As the Czech government signed off on the EU “Green Deal”, which aims to cut carbon dioxide emissions to zero by 2050, the Czech Republic needs to find ways to achieve this goal, or at least to get close to it. Even though certain legislative and other supporting measures are currently being undertaken towards transitioning to low carbon energy – changes to the Czech Act on supported sources of energy, state subsidies for the (re)construction of power plants – given its geographical specifics and historical background, nuclear power is likely to play a key role in replacing coal-burning power plants. Under current state policy, construction of new nuclear reactors is to begin shortly. The first new reactors, to be located at the current Dukovany power plant, should begin operations by 2037. The Dukovany project took precedence over the construction of new nuclear blocks at the Temelin power plant, a priority at the beginning of the 21st century.
On October 6, 2021, the Grand Chamber of the of the Court of Justice of the European Union (CJEU) delivered its decision in Case C-882/19 Sumal SL v Mercedes Benz Trucks España, clarifying certain issues related to the imputability of anticompetitive conduct within a group of companies and the related private law consequences.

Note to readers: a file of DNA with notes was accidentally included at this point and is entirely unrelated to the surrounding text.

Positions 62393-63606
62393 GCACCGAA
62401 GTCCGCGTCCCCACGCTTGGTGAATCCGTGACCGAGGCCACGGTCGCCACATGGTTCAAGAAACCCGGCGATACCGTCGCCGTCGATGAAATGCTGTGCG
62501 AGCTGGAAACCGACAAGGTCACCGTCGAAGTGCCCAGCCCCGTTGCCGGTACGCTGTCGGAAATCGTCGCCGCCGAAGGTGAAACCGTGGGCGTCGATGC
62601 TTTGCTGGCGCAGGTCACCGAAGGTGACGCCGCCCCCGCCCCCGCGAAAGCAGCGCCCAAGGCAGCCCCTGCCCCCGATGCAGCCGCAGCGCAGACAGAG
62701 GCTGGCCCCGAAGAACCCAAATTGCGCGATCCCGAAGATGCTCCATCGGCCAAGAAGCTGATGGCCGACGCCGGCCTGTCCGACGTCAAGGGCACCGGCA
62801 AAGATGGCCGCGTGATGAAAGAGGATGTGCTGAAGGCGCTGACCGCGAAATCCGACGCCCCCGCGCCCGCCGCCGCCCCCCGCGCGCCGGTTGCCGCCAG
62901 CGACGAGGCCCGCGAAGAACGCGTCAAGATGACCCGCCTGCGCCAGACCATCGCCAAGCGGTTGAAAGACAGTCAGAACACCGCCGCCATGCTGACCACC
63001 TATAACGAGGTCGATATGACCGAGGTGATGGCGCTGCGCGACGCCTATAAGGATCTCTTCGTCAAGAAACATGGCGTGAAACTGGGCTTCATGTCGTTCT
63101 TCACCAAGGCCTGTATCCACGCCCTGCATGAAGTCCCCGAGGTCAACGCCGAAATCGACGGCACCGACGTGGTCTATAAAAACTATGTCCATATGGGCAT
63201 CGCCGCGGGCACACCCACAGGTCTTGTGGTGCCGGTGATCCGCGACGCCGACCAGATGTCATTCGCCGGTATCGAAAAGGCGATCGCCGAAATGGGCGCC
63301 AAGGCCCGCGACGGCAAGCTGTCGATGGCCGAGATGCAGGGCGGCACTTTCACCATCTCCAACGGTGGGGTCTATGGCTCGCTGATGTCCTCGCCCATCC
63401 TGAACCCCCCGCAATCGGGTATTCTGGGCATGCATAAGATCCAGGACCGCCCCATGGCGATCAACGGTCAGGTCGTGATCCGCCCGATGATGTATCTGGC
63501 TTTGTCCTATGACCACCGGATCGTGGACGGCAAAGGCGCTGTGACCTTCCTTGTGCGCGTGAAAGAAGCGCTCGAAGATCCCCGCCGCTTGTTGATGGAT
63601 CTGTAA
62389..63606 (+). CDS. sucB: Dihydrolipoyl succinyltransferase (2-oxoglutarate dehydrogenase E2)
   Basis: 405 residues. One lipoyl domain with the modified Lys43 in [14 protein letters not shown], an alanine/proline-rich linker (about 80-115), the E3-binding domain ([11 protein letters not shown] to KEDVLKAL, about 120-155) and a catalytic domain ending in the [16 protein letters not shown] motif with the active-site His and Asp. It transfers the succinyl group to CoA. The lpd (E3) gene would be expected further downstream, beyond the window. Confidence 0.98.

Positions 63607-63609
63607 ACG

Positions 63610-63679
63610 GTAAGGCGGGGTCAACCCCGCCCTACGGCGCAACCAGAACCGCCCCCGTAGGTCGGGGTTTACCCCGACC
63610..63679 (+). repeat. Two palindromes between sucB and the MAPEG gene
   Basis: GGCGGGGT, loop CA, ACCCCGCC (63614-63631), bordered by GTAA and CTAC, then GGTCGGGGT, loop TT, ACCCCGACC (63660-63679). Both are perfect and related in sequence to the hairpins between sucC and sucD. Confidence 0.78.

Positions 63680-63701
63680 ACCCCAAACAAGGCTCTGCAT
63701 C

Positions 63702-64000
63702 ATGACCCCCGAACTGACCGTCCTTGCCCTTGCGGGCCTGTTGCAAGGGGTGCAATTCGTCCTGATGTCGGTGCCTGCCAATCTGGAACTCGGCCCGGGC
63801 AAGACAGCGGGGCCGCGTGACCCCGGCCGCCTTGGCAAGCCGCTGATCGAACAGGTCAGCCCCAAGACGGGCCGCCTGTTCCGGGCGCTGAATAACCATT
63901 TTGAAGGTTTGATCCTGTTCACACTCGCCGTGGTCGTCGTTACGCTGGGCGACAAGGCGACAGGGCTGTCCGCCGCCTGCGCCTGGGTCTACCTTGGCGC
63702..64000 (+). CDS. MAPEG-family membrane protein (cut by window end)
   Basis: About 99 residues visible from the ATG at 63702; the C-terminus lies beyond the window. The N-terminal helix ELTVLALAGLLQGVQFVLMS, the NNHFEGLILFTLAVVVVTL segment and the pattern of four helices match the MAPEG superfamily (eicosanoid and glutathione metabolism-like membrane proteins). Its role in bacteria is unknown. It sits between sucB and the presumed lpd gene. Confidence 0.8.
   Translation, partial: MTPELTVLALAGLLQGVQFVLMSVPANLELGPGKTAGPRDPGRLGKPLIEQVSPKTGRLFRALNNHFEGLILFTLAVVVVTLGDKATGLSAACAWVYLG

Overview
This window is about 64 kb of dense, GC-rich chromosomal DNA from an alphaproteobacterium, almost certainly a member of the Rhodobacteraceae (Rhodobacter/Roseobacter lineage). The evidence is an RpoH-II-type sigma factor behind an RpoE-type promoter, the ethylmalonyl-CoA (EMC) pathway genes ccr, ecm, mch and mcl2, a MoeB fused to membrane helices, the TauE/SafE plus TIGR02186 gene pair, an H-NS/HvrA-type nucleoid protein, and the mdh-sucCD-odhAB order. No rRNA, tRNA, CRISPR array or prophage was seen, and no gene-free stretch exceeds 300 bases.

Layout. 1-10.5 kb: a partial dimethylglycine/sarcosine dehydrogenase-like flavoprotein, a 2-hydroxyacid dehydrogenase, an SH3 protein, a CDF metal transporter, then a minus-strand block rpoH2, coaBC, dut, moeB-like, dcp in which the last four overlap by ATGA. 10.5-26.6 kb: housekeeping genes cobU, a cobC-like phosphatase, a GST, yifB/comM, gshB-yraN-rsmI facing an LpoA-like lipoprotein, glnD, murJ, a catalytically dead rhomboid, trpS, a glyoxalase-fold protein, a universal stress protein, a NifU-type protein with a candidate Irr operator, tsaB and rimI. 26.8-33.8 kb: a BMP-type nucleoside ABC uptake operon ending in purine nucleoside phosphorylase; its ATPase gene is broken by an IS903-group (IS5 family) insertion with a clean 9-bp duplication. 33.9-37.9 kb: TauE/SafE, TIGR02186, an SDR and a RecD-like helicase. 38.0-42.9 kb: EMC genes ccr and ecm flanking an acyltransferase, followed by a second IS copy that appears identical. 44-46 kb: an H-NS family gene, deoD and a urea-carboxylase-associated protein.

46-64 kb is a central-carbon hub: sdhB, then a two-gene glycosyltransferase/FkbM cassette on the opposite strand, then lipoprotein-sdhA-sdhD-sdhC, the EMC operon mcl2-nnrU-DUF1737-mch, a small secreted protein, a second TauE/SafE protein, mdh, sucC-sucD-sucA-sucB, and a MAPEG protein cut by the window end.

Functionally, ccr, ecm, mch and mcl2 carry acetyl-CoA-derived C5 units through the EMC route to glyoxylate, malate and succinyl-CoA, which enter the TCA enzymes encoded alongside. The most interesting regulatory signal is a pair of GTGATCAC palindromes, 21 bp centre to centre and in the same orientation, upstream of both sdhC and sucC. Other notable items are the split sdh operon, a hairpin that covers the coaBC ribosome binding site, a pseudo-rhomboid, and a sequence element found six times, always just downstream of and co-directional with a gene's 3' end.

In April 2018, the European Commission imposed a fine of €124.5 million on French multinational telecommunications and mass media company Altice, for implementing its acquisition of PT Portugal before the Commission had approved the transaction and before the acquisition had even been notified to the Commission in some respects. In its judgment in Altice Europe v Commission, issued on September 22, 2021 (Case T-425/18), the European General Court (EGC), as the first instance EU court, dismissed Altice’s appeal against the Commission’s decision in its entirety, although it did reduce the original fine by €6.2 million, to €118.6 million, given that Altice had eventually notified the transaction.
An amendment to the VAT Act in e-commerce is expected to come into effect in the coming days as part of the ongoing law-making process. The amendment implements the EU Council’s tax package into the Czech system of laws. It also introduces significant changes to imports, cross-border trade within the EU and extends the possibilities for the use of the special one-stop-shops.